NASA's Artemis Moon Lander for Astronauts Will Be Born in Alabama's 'Rocket City'

The lunar lander that will bring astronauts to the moon in 2024 will be born in Alabama's "Rocket City," NASA announced today (Aug. 16). 

NASA's Marshall Space Flight Center (opens in new tab) (MSFC) in Huntsville will lead the development of a lunar lander for the agency's Artemis program (opens in new tab), which aims to land astronauts on the moon in 2024. Huntsville is known as "Rocket City" due to its long history of building rockets for NASA. MSFC is also currently building the Space Launch System (opens in new tab) megarocket that will launch NASA's Artemis missions.

According to NASA Administrator Jim Bridenstine, the center was selected to be in charge of the lunar lander because of its extensive experience with propulsion systems, which will be crucial for executing safe landings and liftoffs from the lunar surface. 

"There is no place in the world that is more experienced" in propulsion, Bridenstine said during a news briefing at the center. As he spoke, Bridenstine stood in front of a massive 149-foot-tall (45 meters) structural test component for the Space Launch System, which will stand about 322 feet tall (98 m) when fully assembled.

Related: Can NASA Really Put Astronauts on the Moon in 2024?

While local representatives who were present for the announcement seemed pleased to have this historic undertaking take place in Alabama, not everyone was thrilled about the announcement. Lawmakers in Texas have been pressuring NASA to let the Johnson Space Center (opens in new tab) (JSC) in Houston lead the lunar lander development. 

On Thursday (Aug. 15), Senators Ted Cruz (R-Texas) and John Cornyn (R-Texas) along with Rep. Brian Babin (R-Texas) wrote an open letter to Bridenstine (opens in new tab) explaining why JSC, which leads NASA's human spaceflight program, should be in charge of the lunar lander, too. 

When asked about the controversy, Bridenstine said that all NASA centers across the country (opens in new tab) will play important roles in the Artemis program, adding that MSFC's propulsion experience made that center the best candidate for this aspect of the program. The lunar lander project is expected to create 360 new jobs, 140 of which will be in Huntsville, while the rest will be spread out to NASA centers across the country, Rep. Mo Brooks (R-Ala.) said during the news conference. 

Bridenstine also announced that the new human landing system will be managed by Lisa Watson-Morgan (opens in new tab), the former Deputy Engineering Director of MSFC. A "Rocket City" native who has worked her way up the ranks at MSFC for the last 15 years, Watson-Morgan will oversee the project that will land "the first woman and the next man on the moon," Bridenstine said.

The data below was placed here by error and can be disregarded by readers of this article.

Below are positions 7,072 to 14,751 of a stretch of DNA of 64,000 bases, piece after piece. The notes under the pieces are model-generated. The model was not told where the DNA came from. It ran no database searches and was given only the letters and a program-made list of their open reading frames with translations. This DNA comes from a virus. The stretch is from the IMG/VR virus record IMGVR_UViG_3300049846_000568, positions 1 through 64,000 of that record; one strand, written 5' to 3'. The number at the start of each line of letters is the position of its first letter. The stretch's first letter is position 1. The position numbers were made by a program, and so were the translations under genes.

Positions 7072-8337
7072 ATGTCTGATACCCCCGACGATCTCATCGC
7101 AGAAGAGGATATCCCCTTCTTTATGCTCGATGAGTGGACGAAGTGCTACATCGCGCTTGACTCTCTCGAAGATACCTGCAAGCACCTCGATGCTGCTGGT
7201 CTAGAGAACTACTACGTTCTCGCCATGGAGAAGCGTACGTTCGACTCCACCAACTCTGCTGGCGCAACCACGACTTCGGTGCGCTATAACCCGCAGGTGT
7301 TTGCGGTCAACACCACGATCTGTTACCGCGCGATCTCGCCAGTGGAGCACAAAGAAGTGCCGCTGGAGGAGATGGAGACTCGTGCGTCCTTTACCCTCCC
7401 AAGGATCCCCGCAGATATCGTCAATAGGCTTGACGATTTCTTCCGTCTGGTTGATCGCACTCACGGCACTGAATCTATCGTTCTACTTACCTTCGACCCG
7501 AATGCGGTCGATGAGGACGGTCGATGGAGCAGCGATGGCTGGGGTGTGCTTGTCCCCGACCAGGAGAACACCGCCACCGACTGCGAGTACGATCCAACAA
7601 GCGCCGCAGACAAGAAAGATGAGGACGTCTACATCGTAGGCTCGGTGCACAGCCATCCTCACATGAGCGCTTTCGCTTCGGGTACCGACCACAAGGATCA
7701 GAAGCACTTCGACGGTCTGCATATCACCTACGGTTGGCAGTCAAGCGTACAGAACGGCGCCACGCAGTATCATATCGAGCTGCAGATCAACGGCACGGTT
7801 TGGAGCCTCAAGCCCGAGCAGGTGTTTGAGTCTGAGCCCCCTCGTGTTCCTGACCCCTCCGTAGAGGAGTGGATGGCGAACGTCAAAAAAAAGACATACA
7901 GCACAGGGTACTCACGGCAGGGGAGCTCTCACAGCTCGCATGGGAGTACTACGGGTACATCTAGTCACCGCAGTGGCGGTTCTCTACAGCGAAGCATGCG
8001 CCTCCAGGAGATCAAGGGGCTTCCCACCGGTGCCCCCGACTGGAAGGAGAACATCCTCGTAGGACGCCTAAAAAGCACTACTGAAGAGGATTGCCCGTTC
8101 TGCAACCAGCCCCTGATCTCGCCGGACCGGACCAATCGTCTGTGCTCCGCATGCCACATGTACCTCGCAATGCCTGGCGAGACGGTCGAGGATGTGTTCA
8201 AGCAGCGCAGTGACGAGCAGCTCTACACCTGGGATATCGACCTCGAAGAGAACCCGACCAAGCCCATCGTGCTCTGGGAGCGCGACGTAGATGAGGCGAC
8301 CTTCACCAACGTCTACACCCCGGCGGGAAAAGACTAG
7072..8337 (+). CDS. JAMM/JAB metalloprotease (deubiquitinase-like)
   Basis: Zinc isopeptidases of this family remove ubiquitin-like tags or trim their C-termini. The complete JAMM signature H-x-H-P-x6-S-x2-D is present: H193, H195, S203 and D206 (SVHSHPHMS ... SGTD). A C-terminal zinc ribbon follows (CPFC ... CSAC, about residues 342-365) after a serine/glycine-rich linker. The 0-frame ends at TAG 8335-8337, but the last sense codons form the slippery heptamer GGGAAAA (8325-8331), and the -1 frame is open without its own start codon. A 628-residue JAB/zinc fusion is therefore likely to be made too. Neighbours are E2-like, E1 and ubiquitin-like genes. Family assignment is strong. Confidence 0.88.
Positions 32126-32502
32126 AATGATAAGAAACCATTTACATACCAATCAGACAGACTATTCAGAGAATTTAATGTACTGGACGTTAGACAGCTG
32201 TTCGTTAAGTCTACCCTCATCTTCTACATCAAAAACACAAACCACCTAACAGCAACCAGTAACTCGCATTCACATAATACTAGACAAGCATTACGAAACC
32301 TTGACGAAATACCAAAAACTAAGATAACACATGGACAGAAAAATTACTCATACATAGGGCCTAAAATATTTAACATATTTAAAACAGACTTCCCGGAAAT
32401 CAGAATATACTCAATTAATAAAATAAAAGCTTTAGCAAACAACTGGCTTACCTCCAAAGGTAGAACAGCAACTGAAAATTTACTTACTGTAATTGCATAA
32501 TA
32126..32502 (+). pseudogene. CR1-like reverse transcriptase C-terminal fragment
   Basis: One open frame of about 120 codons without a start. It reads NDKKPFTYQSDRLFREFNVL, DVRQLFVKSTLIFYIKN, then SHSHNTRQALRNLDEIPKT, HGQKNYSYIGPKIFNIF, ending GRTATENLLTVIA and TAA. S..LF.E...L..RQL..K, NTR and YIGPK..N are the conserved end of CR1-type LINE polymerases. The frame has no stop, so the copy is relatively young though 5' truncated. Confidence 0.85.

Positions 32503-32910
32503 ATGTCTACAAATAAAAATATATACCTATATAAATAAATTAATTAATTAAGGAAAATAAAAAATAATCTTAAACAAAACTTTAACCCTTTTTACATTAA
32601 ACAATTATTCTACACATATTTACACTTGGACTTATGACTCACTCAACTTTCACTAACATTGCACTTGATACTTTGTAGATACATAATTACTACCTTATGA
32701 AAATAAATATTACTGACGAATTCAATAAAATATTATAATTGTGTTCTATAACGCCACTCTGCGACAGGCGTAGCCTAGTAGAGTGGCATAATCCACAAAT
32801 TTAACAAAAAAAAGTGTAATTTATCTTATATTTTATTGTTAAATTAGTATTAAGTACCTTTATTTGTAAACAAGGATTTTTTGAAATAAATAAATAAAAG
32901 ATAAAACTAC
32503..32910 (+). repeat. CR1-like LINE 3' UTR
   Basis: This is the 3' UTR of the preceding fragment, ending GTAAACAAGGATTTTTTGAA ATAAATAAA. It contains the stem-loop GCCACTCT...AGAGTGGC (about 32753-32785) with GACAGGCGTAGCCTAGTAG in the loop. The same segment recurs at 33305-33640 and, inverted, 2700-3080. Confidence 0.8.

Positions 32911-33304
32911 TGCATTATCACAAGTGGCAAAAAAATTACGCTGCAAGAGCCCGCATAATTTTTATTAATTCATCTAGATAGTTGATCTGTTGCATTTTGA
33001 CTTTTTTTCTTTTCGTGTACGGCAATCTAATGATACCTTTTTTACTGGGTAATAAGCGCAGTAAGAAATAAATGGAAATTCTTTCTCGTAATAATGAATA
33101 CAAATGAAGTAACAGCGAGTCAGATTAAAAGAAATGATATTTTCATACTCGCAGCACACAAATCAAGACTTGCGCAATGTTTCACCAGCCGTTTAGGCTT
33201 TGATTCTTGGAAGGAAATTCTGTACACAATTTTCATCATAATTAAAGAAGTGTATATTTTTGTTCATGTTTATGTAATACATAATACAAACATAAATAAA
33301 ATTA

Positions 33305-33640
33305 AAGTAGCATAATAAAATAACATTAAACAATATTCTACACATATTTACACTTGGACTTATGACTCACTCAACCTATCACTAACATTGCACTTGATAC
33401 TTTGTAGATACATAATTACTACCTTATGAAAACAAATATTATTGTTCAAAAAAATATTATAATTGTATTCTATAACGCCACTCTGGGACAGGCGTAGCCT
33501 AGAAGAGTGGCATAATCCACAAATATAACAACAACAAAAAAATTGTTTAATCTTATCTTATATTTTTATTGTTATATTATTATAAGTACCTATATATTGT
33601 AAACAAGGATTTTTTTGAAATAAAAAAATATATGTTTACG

Although MSFC will be leading the development of the lander, its construction won't necessarily take place inside the facility. NASA's private industry partners will likely play a role in building the various components of the lander.

"What we plan to do is collaborate with industry and bring their speed and our experience to try to have the best team that can make this 2024 goal," Watson-Morgan said.

Today's new development in the Artemis program comes nearly three months after NASA announced three commercial companies (opens in new tab) that will carry the first uncrewed missions to the lunar surface. Those missions will deliver NASA science experiments, technology demonstrations and other payloads to the moon in preparation for the crew landing in 2024. 

NASA has also picked the company Maxar Technologies to build the propulsion module for the space agency's new Lunar Gateway, a space station near the moon designed to serve as a transportation hub for trips to and from the lunar surface.

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Hanneke Weitering is an editor at Space.com with 10 years of experience in science journalism. She has previously written for Scholastic Classroom Magazines, MedPage Today and The Joint Institute for Computational Sciences at Oak Ridge National Laboratory. After studying physics at the University of Tennessee in her hometown of Knoxville, she earned her graduate degree in Science, Health and Environmental Reporting (SHERP) from New York University. Hanneke joined the Space.com team in 2016 as a staff writer and producer, covering topics including spaceflight and astronomy. She currently lives in Seattle, home of the Space Needle, with her cat and two snakes. In her spare time, Hanneke enjoys exploring the Rocky Mountains, basking in nature and looking for dark skies to gaze at the cosmos.